Major League Baseball finally has a plan for the 2020 season, and at this point, that plan doesn’t include an expanded postseason format.
Rumors and discussions over the last few months centered around a possible expansion to as many as 16 teams vying for a World Series ring in October. The number remains an even 10, with five teams from each league being represented. However, the path to October will have a vastly different look and feel.
The old expression “it’s a marathon, not a sprint,” will not apply in 2020. The season will be at full speed from opening day on July 23 or July 24 until Sept. 27 after commissioner Rob Manfred imposed a 60-game regular-season schedule on Monday.
If you like chaos, this fast-paced, in your face version of MLB will have some appeal.
Of course, not everyone likes chaos. Baseball purists might not be thrilled with the division-heavy schedule, a universal designated hitter or the heavily altered extra-inning rules. But unique circumstances lend themselves to unique solutions. And those solutions will give us a season unlike any we’ve seen before.
With that in mind, here’s a look at how an abbreviated schedule could have impacted the 2019 postseason picture, and which teams might be impacted the most this season.
How the postseason will set up
The postseason brackets will not be altered in any way. Three division winners and two wild cards from each league will make the postseason. But again, the path to the postseason will be different.
Teams will play a division and region-heavy schedule. For example, the New York Yankees will play 40 games against American League opponents, and 20 against teams from the National League East. In other words, the New York Yankees and Minnesota Twins, Los Angeles Dodgers and Washington Nationals, Houston Astros and Boston Red Sox, will not play each other until October, if they play at all.
The schedule could definitely provide some advantages and disadvantages.
How this format would have altered the 2019 postseason
This isn't a precise exercise since teams played a traditional schedule in 2019. However, looking at the standings after 60 games illustrates how unpredictable and/or chaotic that sample size can be.
In the American League, the Yankees (38-22), Twins (40-20) and Astros (40-20) would have won their respective divisions. Those all held true. The Tampa Bay Rays (37-23) and Texas Rangers (32-28) would have locked up wild cards. The Rangers went on to finish six games under .500 while the Oakland Athletics surged to the top wild-card spot.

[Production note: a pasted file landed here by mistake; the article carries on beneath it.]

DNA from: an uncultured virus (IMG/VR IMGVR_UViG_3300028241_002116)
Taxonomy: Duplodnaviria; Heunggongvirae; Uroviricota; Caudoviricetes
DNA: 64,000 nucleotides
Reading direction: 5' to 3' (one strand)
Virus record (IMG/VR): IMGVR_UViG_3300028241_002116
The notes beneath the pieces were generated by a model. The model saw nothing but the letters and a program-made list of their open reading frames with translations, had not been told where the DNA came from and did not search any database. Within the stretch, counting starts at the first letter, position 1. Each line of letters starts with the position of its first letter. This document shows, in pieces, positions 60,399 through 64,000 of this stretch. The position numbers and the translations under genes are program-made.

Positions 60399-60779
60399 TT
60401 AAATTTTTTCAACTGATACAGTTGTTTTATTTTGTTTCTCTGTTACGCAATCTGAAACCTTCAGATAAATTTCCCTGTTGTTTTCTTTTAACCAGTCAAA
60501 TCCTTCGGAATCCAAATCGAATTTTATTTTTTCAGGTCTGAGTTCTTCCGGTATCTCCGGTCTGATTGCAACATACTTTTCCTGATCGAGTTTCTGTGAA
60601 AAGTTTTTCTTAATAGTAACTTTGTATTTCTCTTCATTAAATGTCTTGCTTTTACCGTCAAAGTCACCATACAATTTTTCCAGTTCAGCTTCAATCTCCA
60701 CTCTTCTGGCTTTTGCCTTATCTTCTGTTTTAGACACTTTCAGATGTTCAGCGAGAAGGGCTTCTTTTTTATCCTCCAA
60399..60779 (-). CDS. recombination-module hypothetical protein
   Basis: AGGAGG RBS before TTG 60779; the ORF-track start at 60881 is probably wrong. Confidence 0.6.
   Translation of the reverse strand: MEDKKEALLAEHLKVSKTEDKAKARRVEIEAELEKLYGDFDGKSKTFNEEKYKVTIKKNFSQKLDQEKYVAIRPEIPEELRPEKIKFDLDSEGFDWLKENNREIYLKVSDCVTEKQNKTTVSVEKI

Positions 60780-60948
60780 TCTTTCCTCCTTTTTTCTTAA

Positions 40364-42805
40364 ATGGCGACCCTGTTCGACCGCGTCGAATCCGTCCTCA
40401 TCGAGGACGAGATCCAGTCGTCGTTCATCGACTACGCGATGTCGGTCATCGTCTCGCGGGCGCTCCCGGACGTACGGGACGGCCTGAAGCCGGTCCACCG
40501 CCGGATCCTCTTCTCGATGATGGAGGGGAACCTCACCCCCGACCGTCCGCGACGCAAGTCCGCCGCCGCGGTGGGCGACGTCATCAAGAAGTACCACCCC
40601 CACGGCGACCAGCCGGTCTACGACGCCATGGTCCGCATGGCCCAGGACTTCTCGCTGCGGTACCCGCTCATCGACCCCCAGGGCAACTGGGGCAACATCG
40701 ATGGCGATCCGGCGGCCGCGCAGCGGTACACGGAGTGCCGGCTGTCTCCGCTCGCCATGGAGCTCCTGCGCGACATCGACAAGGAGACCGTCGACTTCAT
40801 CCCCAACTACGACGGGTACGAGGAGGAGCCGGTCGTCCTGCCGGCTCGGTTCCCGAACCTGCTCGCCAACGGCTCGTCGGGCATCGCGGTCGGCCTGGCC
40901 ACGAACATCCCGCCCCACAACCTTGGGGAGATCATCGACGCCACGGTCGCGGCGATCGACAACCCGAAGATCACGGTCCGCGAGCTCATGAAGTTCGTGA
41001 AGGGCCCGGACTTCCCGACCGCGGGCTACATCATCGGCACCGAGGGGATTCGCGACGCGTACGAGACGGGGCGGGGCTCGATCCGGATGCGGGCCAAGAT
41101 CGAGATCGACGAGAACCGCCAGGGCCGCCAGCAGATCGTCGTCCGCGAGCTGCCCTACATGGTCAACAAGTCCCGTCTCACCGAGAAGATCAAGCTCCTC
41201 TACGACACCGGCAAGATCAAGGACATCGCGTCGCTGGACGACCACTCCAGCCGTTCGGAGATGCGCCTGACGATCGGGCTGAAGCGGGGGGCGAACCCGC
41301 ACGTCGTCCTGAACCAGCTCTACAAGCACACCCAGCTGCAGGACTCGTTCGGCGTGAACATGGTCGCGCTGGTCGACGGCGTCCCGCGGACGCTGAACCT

In the National League, the Dodgers (41-19) ran away out West. The East and Central were both tied after 60 games. The Philadelphia Phillies and Atlanta Braves at 33-27. The Milwaukee Brewers and Chicago Cubs at 34-26. The result would have been two tiebreaker games to determine the division champions, with the losing teams becoming wild cards.
You’ll notice a certain team is missing from that scenario. The eventual World Series champion Washington Nationals were just 27-33 at that point, which put them six games behind the division and the wild card. The St. Louis Cardinals (31-29) went on to win the NL Central, while the Cubs and Phillies missed the postseason completely.
Who will benefit from a 60-game sprint
The fans will benefit. Irked as they might be now with the league and players, a short season promises to provide more meaningful games in September and October.
As you see from last season’s standings, this setup also provides opportunities for fast-starting teams that might otherwise be left behind in a 162-game season. Teams like the Reds, White Sox and Padres, who are working toward the fringe of contention, could be this season’s Rangers with a good four-to-six week stretch. Likewise, the Cubs, who faded down the stretch last season, could have an easier time staying afloat in 60 games. Playing more games against equal or lesser competition helps their cause as well.
Who will be hurt by a 60-game sprint
It’s not great news for MLB’s contenders. A slow start will be difficult to overcome. A series of injuries or a large number of key players sitting out would also hurt their chances. The margin for error will be much, much smaller.
Even if they make the postseason, it’s not like MLB’s best teams haven’t been prone to October upsets. Since its inception in 1995, 13 wild card teams have advanced to the World Series. Of those 13, seven won it all. This season, that gets even more jumbled up. With fewer games and a unique schedule, a more difficult path to the playoffs could materialize for some contenders while other mid-tier teams get a schedule boost.
In MLB, it often boils down to which teams are playing the best baseball at the right time. That won’t change in 2020, but the likelihood the World Series champion is closer to average than very good or great certainly increases.
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